Hepatoblastoma in a child with neurofibromatosis type I
Uğur IŞIK,1 Cengiz CANPOLAT2
1Department of Child Health and Diseases, Division of Pediatric Neurology, Acıbadem University Faculty of Medicine, İstanbul
2Department of Child Health and Diseases, Division of Pediatric Hematology-Oncology, Acıbadem University Faculty of Medicine, İstanbul


A major hallmark of neurofibromatosis type I (NFI) is the development of benign tumors. Hepatoblastomas associated with NFI is reported rarely in the literature. We present here a one year-old girl with both NFI and hepatoblastoma. Hepatoblastoma can be associated with NFI. Abdominal ultrasound is not included within the diagnostic criteria or surveillance of NFI. As NFI can be associated with hepatoblastoma and other abdominal tumors, a careful physical examination and an abdominal USG if necessary should be considered.


Neurofibromatosis (NF) type I is one of the most common genetic disorders in the general population with approximately 1 in 3500 people.[1] Diagnostic criteria consists of; two or more of the following seven features; 1- Six or more cafe au lait sposts (1.5 cm or larger in postpubertal individulas, 0.5 cm or larger in prepubertal individulas), 2- Two or more neurofibromas of any type or one or more plexiform neurofibromas 3- Freckling of armpits or groin 4- Optic glioma (tumor of the optic pathway), 5- Two or more Lisch nodules (benign iris hamartomas), 6- A distinctive bony lesion (dsyplasia of sphenoid bone, dysplasia or thinning of long bone cortex) 7- First degree relative with NF.[2]

A population study from Japan of 26.084 children younger than 15 years revealed a six to eight fold increased incidence of cancer in NF1 patients. [3] Malignant peripheral nerve sheath tumors represent the most common neoplasm in approximately 5–10% of individulas with NFI.[4] Children with NFI have an increased risk of Wilm's tumor and myeloid leukemias, including acute myeloblastic leukemia, myelodysplasia and myeloproliferative syndromes.[5,6] In addition neuroblastoma has been reported in patients with NFI.[7] Other malignancies occur less frequently in patients with NF1, including pheochromocytoma, rhabdomyosarcoma and brain tumors other than optic gliomas.[8] There is only one case report of NFI associated with hepatoma and one with hepatoblastoma in the literature.[9,10]

Case Presentation

A one year old girl living in a European country who was recently diagnosed with NFI presented to our child neurology clinic for a second-opinion. She was born full-term with a birth weight of 3730 grams, with no difficulties. She sat up at the age of 8 months and started to walk at the age of 11 months. She spoke 3–4 words at the time of examination. She was a healthy 1 year-old girl with no complaints related with her abdomen. In her examination she had 15 cafe au lait spots more than 0.5 cm in diameter. She had no axillary or inguinal freckling, no osseus lesions or cutaneous neurofibromas. An abdominal mass was palpated at the right upper quadrant. She had the genetic confirmation as well because she did not fulfill the requirement for a definitive NFI. Her ophthalmological examination did not show any findings. MRI of the brain was performed and did not show any abnormalities. Her abdominal USG showed a solitary non-homogeneous mass with peripheral hypoechoic rim in the posterior right lobe of the liver in segment 7. It was confirmed with abdominal MRI (Fig 1) that showed 56x40 mm T2 hyperintense, T1 hypointense mass with diffusion restriction and with heterogeneous contrast enhancement suggestive of a malignant lesion. The patient's family decided to have surgery in the the country they currently live. The pathology report revealed hepatoblastoma.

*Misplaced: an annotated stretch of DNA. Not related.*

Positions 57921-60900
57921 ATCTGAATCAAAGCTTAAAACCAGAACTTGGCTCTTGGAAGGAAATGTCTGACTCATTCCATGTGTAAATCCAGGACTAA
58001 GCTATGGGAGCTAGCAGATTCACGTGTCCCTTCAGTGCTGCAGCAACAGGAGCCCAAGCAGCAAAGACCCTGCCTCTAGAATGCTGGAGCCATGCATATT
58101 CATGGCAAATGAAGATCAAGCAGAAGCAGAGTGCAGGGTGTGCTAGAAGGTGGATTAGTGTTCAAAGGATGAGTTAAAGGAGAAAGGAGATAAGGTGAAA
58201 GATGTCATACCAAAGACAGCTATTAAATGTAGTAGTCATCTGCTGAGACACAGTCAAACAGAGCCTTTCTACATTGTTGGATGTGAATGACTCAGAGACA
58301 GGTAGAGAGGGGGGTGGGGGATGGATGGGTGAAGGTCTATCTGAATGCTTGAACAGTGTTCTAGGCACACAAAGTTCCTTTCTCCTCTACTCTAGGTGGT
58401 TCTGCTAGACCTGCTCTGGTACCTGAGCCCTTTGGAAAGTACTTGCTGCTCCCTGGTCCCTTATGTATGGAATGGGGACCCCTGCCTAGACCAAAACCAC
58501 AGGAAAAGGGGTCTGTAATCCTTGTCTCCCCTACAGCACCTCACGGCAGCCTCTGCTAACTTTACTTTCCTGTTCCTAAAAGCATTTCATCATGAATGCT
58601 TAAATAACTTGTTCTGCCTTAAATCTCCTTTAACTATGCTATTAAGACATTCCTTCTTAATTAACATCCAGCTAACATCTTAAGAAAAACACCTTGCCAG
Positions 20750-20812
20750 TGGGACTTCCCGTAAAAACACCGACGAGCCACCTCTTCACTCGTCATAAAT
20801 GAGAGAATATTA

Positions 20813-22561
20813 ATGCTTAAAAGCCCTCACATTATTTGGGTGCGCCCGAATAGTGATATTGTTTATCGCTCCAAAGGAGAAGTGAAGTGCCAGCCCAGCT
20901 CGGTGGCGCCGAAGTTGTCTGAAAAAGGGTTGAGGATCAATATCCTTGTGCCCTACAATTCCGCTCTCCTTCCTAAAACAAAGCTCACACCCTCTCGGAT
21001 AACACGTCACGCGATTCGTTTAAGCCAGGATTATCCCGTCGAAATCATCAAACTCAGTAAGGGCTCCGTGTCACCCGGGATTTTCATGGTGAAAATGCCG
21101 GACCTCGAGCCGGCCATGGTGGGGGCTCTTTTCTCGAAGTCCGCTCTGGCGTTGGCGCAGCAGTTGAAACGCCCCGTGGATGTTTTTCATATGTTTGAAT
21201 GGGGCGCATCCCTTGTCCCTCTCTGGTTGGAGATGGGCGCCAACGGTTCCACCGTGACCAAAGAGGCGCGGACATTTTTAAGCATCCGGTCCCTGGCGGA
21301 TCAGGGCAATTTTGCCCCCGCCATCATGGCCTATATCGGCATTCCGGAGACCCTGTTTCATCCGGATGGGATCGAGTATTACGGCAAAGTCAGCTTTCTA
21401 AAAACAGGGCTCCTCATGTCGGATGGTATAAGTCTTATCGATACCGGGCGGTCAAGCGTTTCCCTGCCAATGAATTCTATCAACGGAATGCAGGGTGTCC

Fig 1: 56x40 mm T1 hypointense mass in the right lobe segment 7, with diffusison restriction and heterogenous contrast enhancement.


Although primary hepatic cancers are rare in children, they are the third most frequent abdominal solid tumor in children. Two major types of hepatic cancer in infants and children have been described, hepatoblastoma and hepatocellular carcinoma (hepatoma). Hepatoblastoma is usually found in children younger than the age of 4 years and hepatocellular carcinoma usually occurs in children older than 6 years.[9] Both hepatoma and hepatoblastoma were found in NFI patients.[9,10]

To establish the extent of disease in an individual diagnosed with NFI, the following evaluations are recommended: Personal medical history with particular attention to features of NFI, physical examination with particular attention to the skin, skeleton, cardiovascular system, and neurologic systems, ophthalmologic evaluation including slit lamp examination of the irides, developmental assessment in children, other studies only as indicated on the basis of clinically apparent signs or symptoms, genetics consultation.[11,12]

The surveillance of NFI consists of annual physical examination by a physician who is familiar with the disease, annual ophthalmologic examination in early childhood, less frequent examination in older children and adults, regular developmental assessment by screening questionnaire (in childhood), regular blood pressure monitoring, other studies only as indicated on the basis of clinically apparent signs or symptoms, monitoring of those who have abnormalities of the central nervous system, skeletal system, or cardiovascular system by an appropriate specialist.[11,12] As NFI can associated with hepatoblastoma and other abdominal tumors, a careful physical examination and an abdominal USG if necessary, should be considered.


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